Robot swarm as brush replacement in art

Robot swarm as brush replacement in art

The U.S. Georgia Institute of Technology, in collaboration with the University of Pennsylvania’s GRASP Laboratory, has developed a system that allows small robots to swarm together to create a work of art based on an artist’s ideas, without the artist having to worry about specific instructions for each individual robot. The research is about developing human-robot swarm communication capabilities.

In the paper "Interactive Multi-Robot Painting Through Colored Motion Trails" scientists present the potential of robotic swarms in art. To this end, the researchers have developed robots that can leave traces of paint on a canvas. 20 pieces of it drive over the canvas. Initially, however, they leave the color traces only virtually; they are projected onto the screen behind the robots via a projector. They will be monitored by a motion detection system to determine their position on the screen. Later, the mini-robots will be modified to leave a real paint mark.

Brush replacement

The robots will serve the artist as a kind of "active paintbrush". Instead of feeding the robots with concrete individual instructions, the artist merely determines in which areas of the canvas which colors are to be applied. The swarm of robots then implements this in real time. The desired color nuances are created by mixing the different colors applied by the individual mini-robots.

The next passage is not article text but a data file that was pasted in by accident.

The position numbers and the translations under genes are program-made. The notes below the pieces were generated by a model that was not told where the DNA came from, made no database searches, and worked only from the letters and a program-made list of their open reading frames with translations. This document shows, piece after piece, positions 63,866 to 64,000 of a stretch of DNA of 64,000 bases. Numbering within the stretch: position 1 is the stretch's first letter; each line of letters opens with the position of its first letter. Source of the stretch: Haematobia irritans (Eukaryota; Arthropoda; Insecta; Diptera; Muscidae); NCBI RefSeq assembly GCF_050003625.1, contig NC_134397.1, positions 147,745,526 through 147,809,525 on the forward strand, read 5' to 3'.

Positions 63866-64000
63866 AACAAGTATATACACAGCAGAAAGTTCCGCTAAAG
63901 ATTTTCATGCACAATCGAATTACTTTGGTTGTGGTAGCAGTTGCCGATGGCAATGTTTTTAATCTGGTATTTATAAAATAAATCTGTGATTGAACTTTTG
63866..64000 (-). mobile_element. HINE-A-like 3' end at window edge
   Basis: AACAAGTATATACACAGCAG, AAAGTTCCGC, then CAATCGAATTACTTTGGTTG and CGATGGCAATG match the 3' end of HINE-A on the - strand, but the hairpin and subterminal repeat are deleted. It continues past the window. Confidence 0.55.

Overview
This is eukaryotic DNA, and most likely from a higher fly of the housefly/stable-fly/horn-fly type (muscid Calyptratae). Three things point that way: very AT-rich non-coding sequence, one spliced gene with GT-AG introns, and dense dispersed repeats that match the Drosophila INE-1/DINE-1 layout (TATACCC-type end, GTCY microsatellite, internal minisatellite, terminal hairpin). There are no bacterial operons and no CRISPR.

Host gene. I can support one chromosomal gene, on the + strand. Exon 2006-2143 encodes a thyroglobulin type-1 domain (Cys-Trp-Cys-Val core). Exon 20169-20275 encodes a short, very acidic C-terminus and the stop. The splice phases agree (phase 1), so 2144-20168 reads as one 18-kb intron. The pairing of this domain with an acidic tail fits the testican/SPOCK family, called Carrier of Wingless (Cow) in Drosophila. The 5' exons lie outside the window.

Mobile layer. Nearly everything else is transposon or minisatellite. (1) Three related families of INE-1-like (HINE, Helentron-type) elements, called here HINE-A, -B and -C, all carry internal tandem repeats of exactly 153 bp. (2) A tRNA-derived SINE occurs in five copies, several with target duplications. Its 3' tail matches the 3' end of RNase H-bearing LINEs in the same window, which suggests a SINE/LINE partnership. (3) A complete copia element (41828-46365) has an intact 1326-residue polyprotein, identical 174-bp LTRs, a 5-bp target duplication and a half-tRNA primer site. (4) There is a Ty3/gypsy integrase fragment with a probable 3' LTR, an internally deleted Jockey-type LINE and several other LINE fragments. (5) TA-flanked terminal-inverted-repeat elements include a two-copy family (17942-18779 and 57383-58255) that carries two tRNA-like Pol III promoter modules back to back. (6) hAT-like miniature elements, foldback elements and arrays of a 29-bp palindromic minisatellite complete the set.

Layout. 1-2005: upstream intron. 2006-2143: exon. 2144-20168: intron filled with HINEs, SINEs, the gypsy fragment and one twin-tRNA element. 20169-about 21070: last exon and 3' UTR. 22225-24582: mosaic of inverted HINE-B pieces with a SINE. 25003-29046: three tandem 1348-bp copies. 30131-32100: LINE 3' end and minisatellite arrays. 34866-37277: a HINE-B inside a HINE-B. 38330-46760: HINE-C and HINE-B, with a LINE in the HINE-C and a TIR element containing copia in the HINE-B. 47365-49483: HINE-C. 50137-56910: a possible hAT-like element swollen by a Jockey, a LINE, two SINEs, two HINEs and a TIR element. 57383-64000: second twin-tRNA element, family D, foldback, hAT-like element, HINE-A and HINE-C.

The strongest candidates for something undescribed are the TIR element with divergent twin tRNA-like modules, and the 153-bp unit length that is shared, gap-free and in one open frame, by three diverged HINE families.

"The interface between robotics and art has become an active field of research, where artists and researchers combine creativity and systematic thinking to push the boundaries of different art forms", says Dr. MarIa Santos of the Georgia Institute of Technology. "The artistic possibilities of multi-robot systems, however, still need to be investigated in detail", she adds, referring to the images, which are still somewhat abstract and reminiscent of children’s drawings. Because the images are still quite rough.

Robot swarm can paint pictures. (Source: Georgia Institute of Technology)

Nevertheless, the researchers are pleased with the results so far: they show that it is possible for an artist to have a robot swarm paint a picture with simple interactions. Future versions of the technique could then produce more refined images, the researchers think. The technology to control robot swarms so easily could have great potential in other areas as well.

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